The G7, ASEAN and other international bodies yesterday condemned China’s military drills off Taiwan proper, saying they risked destabilizing the region.
Beijing launched four days of live-fire exercises in retaliation for US House of Representatives Speaker Nancy Pelosi’s visit to the nation.
The G7 and EU High Representative for Foreign Affairs and Security Policy Josep Borrell in a joint statement asked Beijing not to use the visit as a “pretext for aggressive military activity in the Taiwan Strait.”
China’s “escalatory response risks increasing tensions and destabilizing the region,” they said, adding that it is routine for legislators to travel internationally.
The statement called on China “not to unilaterally change the status quo by force in the region,” while reaffirming a “shared and steadfast commitment to maintaining peace and stability across the Taiwan Strait.”
White House press secretary Karine Jean-Pierre told reporters shortly after the release of the statement that there was no reason for Beijing to turn Pelosi’s visit into a crisis or use it as a pretext to increase aggressive military activity in or around the Taiwan Strait.
Asked what the G7 members — Canada, France, Germany, Italy, Japan, the UK and the US — would do if China were to continue aggressive action, Jean-Pierre said they would “monitor” and “manage what Beijing chooses to do.”
Chinese Minister of Foreign Affairs Wang Yi (王毅) rejected the statement and chided its authors for ignoring the “provocation” that had come from the US side.
“It groundlessly criticizes China for taking such measures, which are reasonable and legitimate steps to safeguard its sovereignty and territorial integrity,” Wang said in a statement issued by the ministry. “Today’s China is no longer the China of the 19th century. History should not repeat itself, and it will never repeat itself.”
Following the G7 statement, China canceled a meeting between Wang and Japanese Minister of Foreign Affairs Yoshimasa Hayashi on the sidelines of ASEAN events in Cambodia, Chinese Ministry of Foreign Affairs spokeswoman Hua Chunying (華春瑩) said.
Hua added that should other G7 members follow in the footsteps of the US over the Taiwan issue, it would mean they have no independence in their diplomatic affairs and policies.
In Taipei, President Tsai Ing-wen (蔡英文) and the Ministry of Foreign Affairs separately thanked the G7 and the EU for supporting peace and stability in the region.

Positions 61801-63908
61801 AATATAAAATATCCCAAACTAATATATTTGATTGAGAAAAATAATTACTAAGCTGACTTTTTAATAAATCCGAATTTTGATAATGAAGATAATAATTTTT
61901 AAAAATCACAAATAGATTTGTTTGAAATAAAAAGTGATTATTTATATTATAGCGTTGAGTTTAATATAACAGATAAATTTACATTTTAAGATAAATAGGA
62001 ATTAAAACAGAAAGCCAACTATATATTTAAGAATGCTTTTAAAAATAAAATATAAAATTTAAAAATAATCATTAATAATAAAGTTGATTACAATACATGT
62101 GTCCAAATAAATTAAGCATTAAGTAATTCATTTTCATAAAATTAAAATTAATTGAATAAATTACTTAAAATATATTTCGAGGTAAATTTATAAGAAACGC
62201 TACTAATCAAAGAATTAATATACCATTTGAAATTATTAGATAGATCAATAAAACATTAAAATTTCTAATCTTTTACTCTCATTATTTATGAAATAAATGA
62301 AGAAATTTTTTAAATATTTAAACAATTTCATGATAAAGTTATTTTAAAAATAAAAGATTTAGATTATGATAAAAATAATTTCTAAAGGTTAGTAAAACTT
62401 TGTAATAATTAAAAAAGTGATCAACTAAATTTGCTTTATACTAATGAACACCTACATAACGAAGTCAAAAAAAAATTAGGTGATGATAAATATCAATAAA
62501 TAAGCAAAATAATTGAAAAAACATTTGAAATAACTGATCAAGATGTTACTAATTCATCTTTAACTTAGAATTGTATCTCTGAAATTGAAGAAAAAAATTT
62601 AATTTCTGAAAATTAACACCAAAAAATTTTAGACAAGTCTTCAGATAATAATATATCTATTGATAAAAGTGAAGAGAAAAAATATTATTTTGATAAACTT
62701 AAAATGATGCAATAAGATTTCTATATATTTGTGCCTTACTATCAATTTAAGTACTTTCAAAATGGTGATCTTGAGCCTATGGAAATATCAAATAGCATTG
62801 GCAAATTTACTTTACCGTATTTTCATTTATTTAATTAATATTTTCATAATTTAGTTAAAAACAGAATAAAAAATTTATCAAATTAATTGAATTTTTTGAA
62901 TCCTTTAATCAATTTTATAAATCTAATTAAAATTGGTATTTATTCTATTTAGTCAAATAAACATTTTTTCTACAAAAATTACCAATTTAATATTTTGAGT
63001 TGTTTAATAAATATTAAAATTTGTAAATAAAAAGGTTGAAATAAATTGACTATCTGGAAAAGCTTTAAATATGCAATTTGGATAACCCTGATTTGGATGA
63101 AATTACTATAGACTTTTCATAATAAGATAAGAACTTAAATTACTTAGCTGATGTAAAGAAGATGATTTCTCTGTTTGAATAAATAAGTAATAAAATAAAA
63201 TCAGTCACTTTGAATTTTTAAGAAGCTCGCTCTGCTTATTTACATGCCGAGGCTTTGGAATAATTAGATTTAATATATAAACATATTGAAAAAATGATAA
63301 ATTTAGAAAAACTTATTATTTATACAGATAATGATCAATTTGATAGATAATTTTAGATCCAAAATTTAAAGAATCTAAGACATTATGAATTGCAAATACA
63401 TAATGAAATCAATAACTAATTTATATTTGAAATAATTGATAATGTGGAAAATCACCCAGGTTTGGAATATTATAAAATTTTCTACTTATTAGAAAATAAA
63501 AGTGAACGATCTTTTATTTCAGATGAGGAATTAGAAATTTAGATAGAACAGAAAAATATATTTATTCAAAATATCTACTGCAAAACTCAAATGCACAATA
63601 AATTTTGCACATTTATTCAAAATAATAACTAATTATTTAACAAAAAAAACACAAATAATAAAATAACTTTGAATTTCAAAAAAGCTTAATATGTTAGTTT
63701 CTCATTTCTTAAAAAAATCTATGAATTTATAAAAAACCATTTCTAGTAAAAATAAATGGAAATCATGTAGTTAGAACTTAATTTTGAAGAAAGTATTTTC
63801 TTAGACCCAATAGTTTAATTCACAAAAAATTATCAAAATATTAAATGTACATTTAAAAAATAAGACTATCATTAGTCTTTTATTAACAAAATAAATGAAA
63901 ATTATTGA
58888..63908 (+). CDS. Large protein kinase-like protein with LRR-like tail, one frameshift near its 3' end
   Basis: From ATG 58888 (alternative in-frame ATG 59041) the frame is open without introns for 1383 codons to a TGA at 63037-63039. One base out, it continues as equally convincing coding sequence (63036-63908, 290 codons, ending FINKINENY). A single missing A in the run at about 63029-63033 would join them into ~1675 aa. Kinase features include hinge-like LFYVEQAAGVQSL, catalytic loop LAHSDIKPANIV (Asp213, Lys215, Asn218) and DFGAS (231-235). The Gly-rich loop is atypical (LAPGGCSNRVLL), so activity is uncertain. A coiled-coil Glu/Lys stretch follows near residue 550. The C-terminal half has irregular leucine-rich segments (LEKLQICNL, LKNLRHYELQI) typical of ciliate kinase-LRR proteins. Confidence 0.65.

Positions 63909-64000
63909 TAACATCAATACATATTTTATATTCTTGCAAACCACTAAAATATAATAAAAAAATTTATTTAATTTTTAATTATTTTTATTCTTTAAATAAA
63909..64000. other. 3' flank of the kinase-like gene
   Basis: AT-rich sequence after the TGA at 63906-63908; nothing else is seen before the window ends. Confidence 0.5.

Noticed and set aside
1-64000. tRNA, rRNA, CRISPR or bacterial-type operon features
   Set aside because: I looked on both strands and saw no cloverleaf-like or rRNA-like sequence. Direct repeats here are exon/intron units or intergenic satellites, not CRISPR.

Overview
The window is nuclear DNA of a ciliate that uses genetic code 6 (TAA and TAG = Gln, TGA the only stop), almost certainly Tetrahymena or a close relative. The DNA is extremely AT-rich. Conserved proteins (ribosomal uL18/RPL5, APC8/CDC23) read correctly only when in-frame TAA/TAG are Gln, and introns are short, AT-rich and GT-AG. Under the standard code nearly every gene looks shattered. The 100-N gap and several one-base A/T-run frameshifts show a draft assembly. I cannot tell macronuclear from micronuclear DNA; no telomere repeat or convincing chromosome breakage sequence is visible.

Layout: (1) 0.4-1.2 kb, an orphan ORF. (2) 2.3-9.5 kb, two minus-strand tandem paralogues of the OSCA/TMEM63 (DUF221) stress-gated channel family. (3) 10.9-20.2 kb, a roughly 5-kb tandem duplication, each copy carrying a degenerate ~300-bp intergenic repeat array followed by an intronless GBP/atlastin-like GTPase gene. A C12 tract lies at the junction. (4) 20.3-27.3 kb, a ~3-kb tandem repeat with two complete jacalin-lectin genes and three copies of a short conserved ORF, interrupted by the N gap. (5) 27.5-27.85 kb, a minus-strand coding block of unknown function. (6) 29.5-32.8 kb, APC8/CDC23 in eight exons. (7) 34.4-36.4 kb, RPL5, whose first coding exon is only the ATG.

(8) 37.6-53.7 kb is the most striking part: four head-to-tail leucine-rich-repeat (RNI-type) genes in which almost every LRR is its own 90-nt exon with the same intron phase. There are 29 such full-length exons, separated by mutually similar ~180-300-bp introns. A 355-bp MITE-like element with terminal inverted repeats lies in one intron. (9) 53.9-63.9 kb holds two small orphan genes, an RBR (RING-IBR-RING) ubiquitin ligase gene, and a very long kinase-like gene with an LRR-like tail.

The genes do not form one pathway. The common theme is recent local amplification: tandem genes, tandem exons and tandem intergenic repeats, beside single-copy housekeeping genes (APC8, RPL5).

“Taiwan is committed to defending the status quo & our hard-earned democracy,” Tsai wrote on Twitter. “We’ll work with like-minded partners to maintain a free & open Indo-Pacific [region].”
Department of North American Affairs Director-General Douglas Hsu (徐佑典) told reporters that China should not “interfere in Taiwan’s friendly engagements with other countries,” and urged the international community to support Taiwan as it works to safeguard its national sovereignty.
During a foreign ministers’ meeting in Cambodia, ASEAN also issued a statement warning against provocation.
Volatility caused by tensions in the Taiwan Strait could lead to “miscalculation, serious confrontation, open conflicts and unpredictable consequences among major powers,” it said in a statement.
“ASEAN stands ready to play a constructive role in facilitating peaceful dialogue between all parties,” it said, urging maximum restraint.
US Secretary of State Antony Blinken in opening remarks at the ASEAN meeting said he recognized the Taiwan issue was on everyone’s minds, adding that Washington’s position has not changed.
“The United States continues to have an abiding interest in peace and stability across the Taiwan Strait,” he said. “We oppose any unilateral efforts to change the status quo, especially by force.”
The US and other countries believe escalation serves no one “and could have unintended consequences that serve no one’s interests, including ASEAN members, and including China,” Blinken added.
The White House and Chinese state media have said there were no plans for Wang and Blinken to meet in Cambodia.
Meanwhile, the Kremlin defended China’s “sovereign right” to hold military drills around Taiwan.
“The tension in the region and around Taiwan was provoked ... by the visit of Nancy Pelosi,” Kremlin spokesman Dmitry Peskov said. “It was an absolutely unnecessary visit and an unnecessary provocation.”
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